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Showdown in NFL's big-back division


It's showdown time in the AFC Central Division again. No, not a showdown of teams, but a showdown of star running backs, which happens every time two AFC Central teams (excluding the Browns, of course) meet.

This is the big-back division. No division in football has a collection of runners as formidable as the AFC Central's: Eddie George, Jerome Bettis, rookie Jamal Lewis, Corey Dillon and Fred Taylor.

Sunday, in Cincinnati, Dillon and Taylor square off. Ah, yes, a battle of running backs who are 83 yards apart, on a turf better suited for cattle, in December, maybe even with the sideline remnants of a recent snowstorm.

"If you ask me, do I think I'm better than those guys? I'll tell you, yeah, I am. I can do anything in any system," Taylor said of his standing among the AFC Central's star runners.

Taylor and Dillon, each of whom is 6-1 and more than 225 pounds, are the runts of the litter. George, Bettis and Lewis are monster backs.

"I check him out. He's powerful. You wouldn't expect him to be that powerful. He runs it up in there like Bettis," Taylor said of Dillon, whose 1,320 yards rushing leads George by 70, Taylor by 83, and Bettis and Lewis by 134 each.

Amazingly, those five AFC Central backs currently occupy the third-seventh rushing positions among the AFC leaders, which means five of the top seven backs in the AFC and five of the top eight in the league are in one division.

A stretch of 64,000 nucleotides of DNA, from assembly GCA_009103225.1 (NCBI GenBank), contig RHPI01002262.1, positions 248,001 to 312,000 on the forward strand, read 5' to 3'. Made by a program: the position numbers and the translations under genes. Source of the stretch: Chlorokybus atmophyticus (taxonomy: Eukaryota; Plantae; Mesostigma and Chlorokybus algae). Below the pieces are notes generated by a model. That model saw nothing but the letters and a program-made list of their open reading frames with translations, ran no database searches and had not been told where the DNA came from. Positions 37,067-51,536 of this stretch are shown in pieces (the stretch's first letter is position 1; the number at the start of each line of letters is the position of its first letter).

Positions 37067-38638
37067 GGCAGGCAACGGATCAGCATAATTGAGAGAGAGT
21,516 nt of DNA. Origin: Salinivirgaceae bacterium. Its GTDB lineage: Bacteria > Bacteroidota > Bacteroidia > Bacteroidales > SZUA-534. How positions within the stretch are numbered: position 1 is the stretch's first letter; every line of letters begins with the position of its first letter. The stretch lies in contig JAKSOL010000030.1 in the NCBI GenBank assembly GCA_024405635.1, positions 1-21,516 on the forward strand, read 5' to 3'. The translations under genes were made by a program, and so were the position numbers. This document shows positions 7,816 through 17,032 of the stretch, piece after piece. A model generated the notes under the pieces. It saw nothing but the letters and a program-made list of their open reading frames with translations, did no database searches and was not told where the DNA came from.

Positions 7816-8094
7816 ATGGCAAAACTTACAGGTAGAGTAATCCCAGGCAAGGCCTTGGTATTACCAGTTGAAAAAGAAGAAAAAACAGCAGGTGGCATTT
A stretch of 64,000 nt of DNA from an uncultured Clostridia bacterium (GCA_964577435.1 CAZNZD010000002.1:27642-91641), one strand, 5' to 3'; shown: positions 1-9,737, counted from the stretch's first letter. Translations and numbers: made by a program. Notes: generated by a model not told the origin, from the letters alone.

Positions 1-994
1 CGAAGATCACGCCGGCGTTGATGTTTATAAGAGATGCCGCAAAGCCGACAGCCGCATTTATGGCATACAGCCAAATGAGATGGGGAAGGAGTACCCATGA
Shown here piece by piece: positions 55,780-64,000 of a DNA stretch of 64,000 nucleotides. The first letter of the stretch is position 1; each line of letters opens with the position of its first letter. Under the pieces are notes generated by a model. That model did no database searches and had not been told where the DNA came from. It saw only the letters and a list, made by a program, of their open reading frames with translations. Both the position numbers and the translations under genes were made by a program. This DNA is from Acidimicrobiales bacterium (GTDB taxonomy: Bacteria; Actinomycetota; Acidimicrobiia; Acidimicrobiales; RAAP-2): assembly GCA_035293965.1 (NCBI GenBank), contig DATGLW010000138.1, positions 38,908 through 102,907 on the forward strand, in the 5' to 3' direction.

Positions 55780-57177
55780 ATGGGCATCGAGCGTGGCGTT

"You get to say, 'Look at our division. Look at all the backs in our division,' " Taylor said of the pride factor.

In recent meetings against George and Bettis, Taylor came out on top. Sunday, he can measure Dillon, but he'll need some help from his Jaguars defensive mates.

"Bettis is the most physical runner. The one who can do it all is Fred. George and Dillon are similar. They're power runners who run behind their pads," defensive tackle Gary Walker said.

In the first meeting between the Bengals and Jaguars, on Sept. 17, Walker played a fantastic game, as the Jaguars held Dillon to a scant 32 yards in a 13-0 win that was the Jaguars' first-ever shutout. Taylor did not play.

"He's as good as his numbers," Walker said of Dillon.

That which impresses Walker the most about Dillon's accomplishments this season is that they are despite the fact that every opponent knows what's coming. The Bengals are number one in rushing, but dead last in passing.

"People know he's going to run the ball and he still gets yards. He does a great job of running off his blocks," Walker said.

How did the Jaguars stop Dillon in September? "Penetration," Walker said. "You want to make him run laterally."

Taylor hopes the Jags defensive line can accomplish that again. He'd like to make it threw in a row.

It's a pride thing.

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